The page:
My father is famous in my family that when my father was asked about this, he said, “Well, I can see why you would have sex with a man because sex is pleasurable. What I can’t see is why you wouldn’t want to have sex with women.” So, again, this is a different way, this is a different sort of cultural contest for thinking about sexuality. For many people in Ghana today, I think gay men are men who don’t want to have sex with women, it’s not what they do want to do that interests them, it’s what they don’t want to do. Though there is a significant evangelical Christian influence from the United States in particular that’s pushing a more American style form of what I regard as homophobia.
As far as my own sort of dealing with these things are concerned, I was raised in a Christian family. We went to Sunday school, it wasn’t the kind of Sunday school that talked much about that. I don’t think anyone ever mentioned homosexuality or gayness in church so far as I can recall the whole time during my childhood. This wasn’t one of the things that people were preoccupied with. My mother was British and... I know one of my sister’s godparents was a gay man, so I assumed she, and it was obvious to me even when I was eight that he was gay, so even though I didn’t have a very well developed sense of what that was. So I assumed that my parents didn’t think that that was an obstacle. But my own dealing with it really came from the kind of Protestantism, evangelical—but in this case I would say progressive—evangelical Protestantism, which meant that you took the key thought of the gospels to be that God loved us. And it seemed to me as I was looking as my sort of own relationship to my sexuality that if I was like this and God loved me, you now, the church might not think it was okay, but it couldn’t be the case that God didn’t.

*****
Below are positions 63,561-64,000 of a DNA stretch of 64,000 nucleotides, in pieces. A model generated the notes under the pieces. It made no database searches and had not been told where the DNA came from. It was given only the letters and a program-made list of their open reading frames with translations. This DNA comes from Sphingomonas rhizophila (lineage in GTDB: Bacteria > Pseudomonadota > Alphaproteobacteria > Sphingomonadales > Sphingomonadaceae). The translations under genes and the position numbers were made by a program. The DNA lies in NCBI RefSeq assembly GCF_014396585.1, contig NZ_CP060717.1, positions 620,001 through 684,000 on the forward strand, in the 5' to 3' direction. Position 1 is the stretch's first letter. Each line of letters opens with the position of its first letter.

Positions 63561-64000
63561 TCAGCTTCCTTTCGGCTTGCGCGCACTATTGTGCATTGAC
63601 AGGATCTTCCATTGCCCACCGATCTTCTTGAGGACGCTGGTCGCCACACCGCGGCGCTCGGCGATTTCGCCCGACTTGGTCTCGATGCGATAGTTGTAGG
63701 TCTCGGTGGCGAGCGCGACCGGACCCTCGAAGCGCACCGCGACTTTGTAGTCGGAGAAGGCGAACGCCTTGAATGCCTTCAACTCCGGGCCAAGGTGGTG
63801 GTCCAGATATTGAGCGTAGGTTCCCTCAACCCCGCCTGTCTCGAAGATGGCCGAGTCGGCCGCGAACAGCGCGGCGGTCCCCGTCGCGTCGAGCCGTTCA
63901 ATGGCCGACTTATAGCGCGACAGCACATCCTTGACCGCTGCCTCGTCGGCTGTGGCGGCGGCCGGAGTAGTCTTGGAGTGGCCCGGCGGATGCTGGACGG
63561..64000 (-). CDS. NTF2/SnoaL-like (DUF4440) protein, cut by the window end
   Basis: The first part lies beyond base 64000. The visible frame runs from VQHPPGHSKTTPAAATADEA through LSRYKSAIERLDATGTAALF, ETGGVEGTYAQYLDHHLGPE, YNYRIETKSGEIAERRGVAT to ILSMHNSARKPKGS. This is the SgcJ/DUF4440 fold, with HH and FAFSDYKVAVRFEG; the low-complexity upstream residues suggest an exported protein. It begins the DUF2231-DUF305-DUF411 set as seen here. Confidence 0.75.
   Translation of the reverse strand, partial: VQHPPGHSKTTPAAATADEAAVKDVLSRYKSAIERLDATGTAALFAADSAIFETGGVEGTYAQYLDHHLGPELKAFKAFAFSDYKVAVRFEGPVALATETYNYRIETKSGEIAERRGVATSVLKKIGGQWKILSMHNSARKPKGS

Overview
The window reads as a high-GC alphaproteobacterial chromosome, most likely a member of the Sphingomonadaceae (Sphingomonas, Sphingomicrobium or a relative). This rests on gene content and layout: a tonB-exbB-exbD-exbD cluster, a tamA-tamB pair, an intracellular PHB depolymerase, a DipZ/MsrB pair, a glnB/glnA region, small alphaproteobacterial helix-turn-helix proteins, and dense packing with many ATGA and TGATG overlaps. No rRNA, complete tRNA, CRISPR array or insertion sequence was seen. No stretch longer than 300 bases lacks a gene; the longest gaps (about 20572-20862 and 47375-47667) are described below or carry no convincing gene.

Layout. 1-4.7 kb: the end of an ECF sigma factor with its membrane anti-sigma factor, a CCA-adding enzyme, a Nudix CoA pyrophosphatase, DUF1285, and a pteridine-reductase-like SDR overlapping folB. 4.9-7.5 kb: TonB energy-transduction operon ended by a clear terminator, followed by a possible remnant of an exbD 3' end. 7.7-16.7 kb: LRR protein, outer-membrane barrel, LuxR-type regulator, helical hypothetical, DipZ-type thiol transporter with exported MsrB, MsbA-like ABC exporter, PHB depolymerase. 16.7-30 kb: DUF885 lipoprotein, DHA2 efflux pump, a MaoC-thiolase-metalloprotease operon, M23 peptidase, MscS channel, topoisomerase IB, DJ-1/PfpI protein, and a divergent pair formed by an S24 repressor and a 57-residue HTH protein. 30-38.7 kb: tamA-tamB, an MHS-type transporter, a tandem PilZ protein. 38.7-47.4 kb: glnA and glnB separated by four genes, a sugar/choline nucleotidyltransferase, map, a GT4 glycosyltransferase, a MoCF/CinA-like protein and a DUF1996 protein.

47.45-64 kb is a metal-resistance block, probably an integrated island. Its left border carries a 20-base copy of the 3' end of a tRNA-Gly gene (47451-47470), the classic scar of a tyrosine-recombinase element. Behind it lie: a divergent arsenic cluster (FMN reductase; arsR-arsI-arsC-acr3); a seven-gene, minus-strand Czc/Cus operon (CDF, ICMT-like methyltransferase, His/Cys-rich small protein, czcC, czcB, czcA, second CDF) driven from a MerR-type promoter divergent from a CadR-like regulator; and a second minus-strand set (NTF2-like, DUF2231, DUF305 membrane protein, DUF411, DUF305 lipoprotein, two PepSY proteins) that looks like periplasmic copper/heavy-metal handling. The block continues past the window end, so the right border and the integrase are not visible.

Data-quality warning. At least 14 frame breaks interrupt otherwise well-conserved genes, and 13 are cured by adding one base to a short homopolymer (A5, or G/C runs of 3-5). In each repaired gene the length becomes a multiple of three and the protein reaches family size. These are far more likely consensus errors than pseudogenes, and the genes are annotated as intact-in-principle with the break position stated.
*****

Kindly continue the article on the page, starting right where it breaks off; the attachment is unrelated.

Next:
So I actually didn’t have too hard a time with this and I think I was reconciled with my sexuality as a Christian before I eventually stopped being a Christian. But this is sort of lucky story turned out well, I think that for people of my generation in Ghana, men and women who discover as they grow up that they have sexual desires for their own sex, it would have been difficult. And many of them would have left. I mean, there’s I think a million Ghanaians outside of Ghana, in Amsterdam and New York and London and Manchester and cities like that around – Frankfurt, and cities around Europe and the United States. And you know, I suspect that a good number of them are gay people who fled to those cities in the way rural gay American fly to cities because in cities you can find other gay people and also perhaps more tolerance of gay people.
But I think Ghana will figure this out. People in Ghana like sex too much to think that in the end it’s a bad thing. So my hope is that things will move in the right direction.